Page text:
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Goldman Sachs and Higher Education’s democratic dilemma

I  wrote a comment  on the report and the ongoing debate about cost/value in higher education on our other site, Liberal Ed Crisis.  The post is here.

The  real issue at stake is  not necessarily the cost of higher  education.   If we want to maintain the residential model  of higher education, costs will rise as maintaining the physical plant and keeping the student-faculty ratio as low as possible remain expensive.

What is especially troubling is that apologists for the cost of the American model of higher education equate liberal education with a model  of teaching that is expensive. They rebel against  the notion that liberal education can be conveyed  effectively through MOOCs, blended  learning or other  online educational models.  So, as costs increase, critics suggest that the well-to-do will get a “brick-based” education while the 99% will get more of a “click-based” education.

If we continue to resist technological advancement, we then doom the 99% to what  seems to be an inferior educational model that will not convey the benefits of liberal learning because it does not entail classrooms, residential campuses, etc.  The traditional, increasingly expensive model of education remains an ideal.  But, it is clear that if educators do believe that liberal education does convey a package of learning skills and democratic, civic values that are vital to the health of a society, then they have a responsibility to find a way to convey those values through more advanced technological means.  If they do not, they undermine the symbiotic connection between liberal education and liberal democracy that organizations such as the AACU celebrate.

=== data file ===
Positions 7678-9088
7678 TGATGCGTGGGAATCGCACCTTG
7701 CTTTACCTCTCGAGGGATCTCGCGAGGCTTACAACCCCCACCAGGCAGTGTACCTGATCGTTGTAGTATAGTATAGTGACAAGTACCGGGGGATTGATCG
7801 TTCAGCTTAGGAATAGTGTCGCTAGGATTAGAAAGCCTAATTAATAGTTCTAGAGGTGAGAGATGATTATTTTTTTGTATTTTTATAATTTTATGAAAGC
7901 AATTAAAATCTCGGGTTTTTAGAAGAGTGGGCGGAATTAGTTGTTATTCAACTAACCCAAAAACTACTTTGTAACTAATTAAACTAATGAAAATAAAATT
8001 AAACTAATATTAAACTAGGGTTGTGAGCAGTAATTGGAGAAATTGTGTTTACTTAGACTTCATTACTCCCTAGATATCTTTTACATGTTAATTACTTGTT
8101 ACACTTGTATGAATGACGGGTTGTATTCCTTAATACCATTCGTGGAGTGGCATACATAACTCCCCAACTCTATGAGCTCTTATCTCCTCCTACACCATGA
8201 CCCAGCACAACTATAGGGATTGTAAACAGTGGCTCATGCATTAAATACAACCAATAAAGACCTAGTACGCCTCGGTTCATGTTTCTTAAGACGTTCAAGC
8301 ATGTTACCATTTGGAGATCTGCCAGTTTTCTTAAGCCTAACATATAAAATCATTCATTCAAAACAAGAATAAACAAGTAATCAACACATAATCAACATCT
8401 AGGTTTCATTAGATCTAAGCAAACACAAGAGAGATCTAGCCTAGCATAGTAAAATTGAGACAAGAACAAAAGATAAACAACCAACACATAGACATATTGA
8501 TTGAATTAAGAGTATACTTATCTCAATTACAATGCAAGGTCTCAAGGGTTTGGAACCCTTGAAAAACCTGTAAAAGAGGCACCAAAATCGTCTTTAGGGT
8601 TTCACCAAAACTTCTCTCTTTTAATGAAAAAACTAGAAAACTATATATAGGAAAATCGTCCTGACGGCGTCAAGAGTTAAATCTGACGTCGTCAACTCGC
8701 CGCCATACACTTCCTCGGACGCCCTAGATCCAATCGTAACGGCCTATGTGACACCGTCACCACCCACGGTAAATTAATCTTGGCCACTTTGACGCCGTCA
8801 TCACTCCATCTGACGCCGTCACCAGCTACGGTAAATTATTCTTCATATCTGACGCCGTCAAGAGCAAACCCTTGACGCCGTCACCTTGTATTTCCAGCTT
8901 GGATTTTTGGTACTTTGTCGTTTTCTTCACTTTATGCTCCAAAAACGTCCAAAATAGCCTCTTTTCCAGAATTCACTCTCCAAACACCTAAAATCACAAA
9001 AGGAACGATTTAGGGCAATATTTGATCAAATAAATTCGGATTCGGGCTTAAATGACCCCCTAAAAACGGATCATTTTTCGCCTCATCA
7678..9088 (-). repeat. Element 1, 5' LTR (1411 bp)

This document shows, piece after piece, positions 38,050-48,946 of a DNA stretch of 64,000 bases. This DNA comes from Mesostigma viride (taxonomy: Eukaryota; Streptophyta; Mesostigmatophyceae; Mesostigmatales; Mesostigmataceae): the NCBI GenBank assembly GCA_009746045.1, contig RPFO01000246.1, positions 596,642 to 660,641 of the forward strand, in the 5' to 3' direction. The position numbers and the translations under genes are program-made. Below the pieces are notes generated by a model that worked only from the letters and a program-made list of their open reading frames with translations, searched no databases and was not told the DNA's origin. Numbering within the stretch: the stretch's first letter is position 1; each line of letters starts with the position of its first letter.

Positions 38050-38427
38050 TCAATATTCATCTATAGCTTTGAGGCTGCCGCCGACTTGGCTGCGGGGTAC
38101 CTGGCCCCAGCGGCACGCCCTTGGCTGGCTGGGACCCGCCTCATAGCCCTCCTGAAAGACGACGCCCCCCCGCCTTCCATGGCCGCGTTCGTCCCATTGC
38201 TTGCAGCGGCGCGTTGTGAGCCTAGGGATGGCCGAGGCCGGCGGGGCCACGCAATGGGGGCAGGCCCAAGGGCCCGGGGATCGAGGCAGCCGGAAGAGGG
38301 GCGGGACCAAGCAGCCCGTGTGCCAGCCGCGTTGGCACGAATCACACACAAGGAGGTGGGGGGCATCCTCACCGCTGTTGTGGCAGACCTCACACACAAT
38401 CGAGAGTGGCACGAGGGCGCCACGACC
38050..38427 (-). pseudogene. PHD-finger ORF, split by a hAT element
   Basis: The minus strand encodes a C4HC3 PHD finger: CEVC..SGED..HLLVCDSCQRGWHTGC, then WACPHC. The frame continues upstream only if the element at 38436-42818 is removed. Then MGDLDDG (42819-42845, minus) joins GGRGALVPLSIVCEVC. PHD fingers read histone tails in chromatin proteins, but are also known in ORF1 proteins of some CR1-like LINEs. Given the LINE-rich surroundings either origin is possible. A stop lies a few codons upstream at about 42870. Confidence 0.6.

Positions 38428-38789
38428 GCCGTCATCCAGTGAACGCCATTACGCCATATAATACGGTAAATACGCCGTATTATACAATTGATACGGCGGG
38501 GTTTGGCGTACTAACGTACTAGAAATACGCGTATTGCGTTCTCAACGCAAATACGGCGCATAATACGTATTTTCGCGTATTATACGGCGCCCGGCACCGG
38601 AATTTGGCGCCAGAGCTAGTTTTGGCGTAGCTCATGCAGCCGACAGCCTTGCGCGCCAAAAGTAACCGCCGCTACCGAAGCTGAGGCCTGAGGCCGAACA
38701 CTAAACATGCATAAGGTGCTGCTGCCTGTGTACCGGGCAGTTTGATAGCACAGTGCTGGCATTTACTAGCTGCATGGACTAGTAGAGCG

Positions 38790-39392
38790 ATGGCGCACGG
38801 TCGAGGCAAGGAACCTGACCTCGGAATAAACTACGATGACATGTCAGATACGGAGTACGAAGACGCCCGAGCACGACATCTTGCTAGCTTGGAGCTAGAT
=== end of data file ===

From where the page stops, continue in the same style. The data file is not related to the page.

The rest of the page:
If we look beyond the confines of American higher education, we see that technology is driving the democratization of access to  education.  This TED Talk by Daphne Koller is an especially powerful statement to this effect.  It would indeed be paradoxical if, in the name  of preserving the means of conveying liberal democratic values, liberal educators made those  values less democratically accessible.

The  challenge for our educators today is to find a way to  put liberal  learning  to work embrace technology so  that we can ensure that access to education,  knowledge liberal learning and democratic values is democratized.

Online ED and Moocs

Interesting to see the report in the current MIT Tech Review that laments the precipitous drop in MOOC participation rates.  (http://www.technologyreview.com/view/522816/data-mining-exposes-embarrassing-problems-for-massive-open-online-courses/)


The article cites “Learning about social learning in MOOCs: From statistical analysis to generative model”, by Christopher Brinton of Princeton and several colleagues.  In a study of 73 Coursera courses, there were 171,197 threads, 831,576 posts, and 115,922 distinct students (page 4).  Based on their analysis, Brinton et al. determine that MOOCs suffer two debilitating troubles:


First, there is a sharp decline rate in course activity.  “The amount of interaction in forums rapidly drops soon after a course is launched.”